The next plaque to be dedicated would be the one for the Mass delivered by Pope John Paul II, but the next one for a Yankee would be, sadly, for Munson himself.

October 6, 1979: Game 4 of the ALCS. Pat Kelly hits a home run and drives in 3, Scott McGregor pitches a shutout, and the Orioles beat the California Angels 8-0 to take the Pennant. It is Baltimore's 5th flag in the last 14 seasons, but their 1st in 8.

The Angels' 1st trip to the postseason, after 19 years of trying, is a disappointment, although their Don Baylor will edge the O's Ken Singleton (now a Yankee broadcaster) for the AL Most Valuable Player award.

October 6, 1980: Having lost 3 straight to the Dodgers, the Houston Astros must now play them in a one-game Playoff to decide the NL West title, and at Dodger Stadium, no less.

No problem: Art Howe drives in 4 runs (which is more than the Astro 2nd baseman ever did for the Mets as their manager), and Joe Niekro knuckleballs his way to his 20th win of the season, and the Astros win, 7-1. In what is unofficially the 1st postseason game in their 19-year history, they officially advance to the Playoffs for the first time.

October 6, 1981: Game 1 of the AL Division Series, forced by the strike season's split-season format. Billy Martin, now managing the Oakland Athletics, becomes the 1st manager to take 4 franchises into the postseason: 1969 Twins, 1972 Tigers, 1976 & '77 Yankees, '81 A's. They are facing the Royals, in Kansas City, and due to his exile there from the Yankees in 1957 and his 1976 and '77 Playoff battles against them, he hates Kansas City, and, more than usual, wants to win there.

No problem: Mike Norris tosses a 6-hit shutout, and the A's win 4-0, their 1st win in a postseason game in 7 years.

On the same day, Game 1 of the NL Division Series is played. Alan Ashby, a light-hitting catcher, hits a walkoff home run to give the Astros another big win over the Dodgers, 3-1.

The pitcher was Dave Stewart. Both he and the Dodgers would have more luck as the postseason went on, first together, then apart.

October 6, 1982: Reggie Jackson may now be back on the West Coast, and no longer wearing Pinstripes, but he's still Mr. October. He hits a home run, and the Angels beat the Milwaukee Brewers 4-2. The Halos are now 1 win away from their 1st Pennant in 22 seasons of trying.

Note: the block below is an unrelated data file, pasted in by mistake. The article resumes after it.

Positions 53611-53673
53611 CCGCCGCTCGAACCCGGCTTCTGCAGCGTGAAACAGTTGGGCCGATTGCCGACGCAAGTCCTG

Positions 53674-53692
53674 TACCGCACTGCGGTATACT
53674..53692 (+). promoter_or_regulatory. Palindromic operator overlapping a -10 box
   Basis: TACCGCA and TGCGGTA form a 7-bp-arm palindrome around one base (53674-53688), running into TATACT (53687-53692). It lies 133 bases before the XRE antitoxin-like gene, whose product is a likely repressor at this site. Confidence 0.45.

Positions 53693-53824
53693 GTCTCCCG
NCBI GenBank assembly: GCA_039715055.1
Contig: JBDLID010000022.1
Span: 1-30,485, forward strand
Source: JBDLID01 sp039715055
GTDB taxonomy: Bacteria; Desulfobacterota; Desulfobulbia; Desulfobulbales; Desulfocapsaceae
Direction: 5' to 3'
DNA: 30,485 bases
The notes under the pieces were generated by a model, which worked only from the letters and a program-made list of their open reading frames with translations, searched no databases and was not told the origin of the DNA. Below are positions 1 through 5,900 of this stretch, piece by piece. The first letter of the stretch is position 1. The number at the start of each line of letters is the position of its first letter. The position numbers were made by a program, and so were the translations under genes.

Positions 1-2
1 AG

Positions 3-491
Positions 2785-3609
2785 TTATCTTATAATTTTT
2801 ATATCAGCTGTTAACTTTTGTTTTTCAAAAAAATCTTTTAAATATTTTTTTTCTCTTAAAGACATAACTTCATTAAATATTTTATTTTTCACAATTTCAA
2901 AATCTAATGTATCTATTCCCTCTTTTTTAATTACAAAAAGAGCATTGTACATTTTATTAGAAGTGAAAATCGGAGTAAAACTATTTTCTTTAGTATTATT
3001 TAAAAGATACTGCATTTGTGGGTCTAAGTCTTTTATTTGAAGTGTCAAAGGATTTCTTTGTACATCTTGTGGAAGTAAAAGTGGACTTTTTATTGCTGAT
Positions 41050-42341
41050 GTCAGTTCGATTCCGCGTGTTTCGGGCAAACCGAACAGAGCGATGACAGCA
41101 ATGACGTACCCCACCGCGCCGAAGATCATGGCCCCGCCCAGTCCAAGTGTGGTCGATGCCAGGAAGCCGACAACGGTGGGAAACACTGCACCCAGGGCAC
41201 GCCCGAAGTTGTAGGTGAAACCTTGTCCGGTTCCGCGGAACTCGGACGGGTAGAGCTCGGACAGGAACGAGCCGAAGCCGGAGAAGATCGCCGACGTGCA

October 6, 1983: Orioles rookie Mike Boddicker ties the LCS record with 14 strikeouts in a 4-0 shutout of the White Sox. The ALCS is tied 1-1.

October 6, 1984, 30 years ago: A dark day in the long, gray history of the Chicago Cubs, 39 years to the day after the Day of the Goat. Leading the NLCS 2 games to 1, needing only 1 more win to take their first Pennant since 1945, they are tied with the San Diego Padres in the bottom of the 9th at Jack Murphy Stadium. But closer Lee Smith gives up an opposite-field homer to former Dodger “hero” Steve Garvey, and the Padres win, 7-5, to tie up the series.

Fans of lots of teams hated Garvey, due to his smugness and, as it turned out, his hypocrisy. But I think Cub fans hate him even more than Philadelphia and Cincinnati fans do. Certainly, they hate him more than Yankee Fans do – and that’s a lot.

October 6, 1985: With the Yankees having been eliminated from the AL East race the day before, manager Billy Martin sends 46-year-old knuckleballer Phil Niekro (Joe's brother) out to pitch an otherwise meaningless game at Exhibition Stadium in Toronto. He allows only 4 hits, becoming the oldest pitcher ever to pitch a complete-game shutout – top that, Nolan Ryan! The Yankees beat the Blue Jays, 8-0, and Niekro has his 300th career win.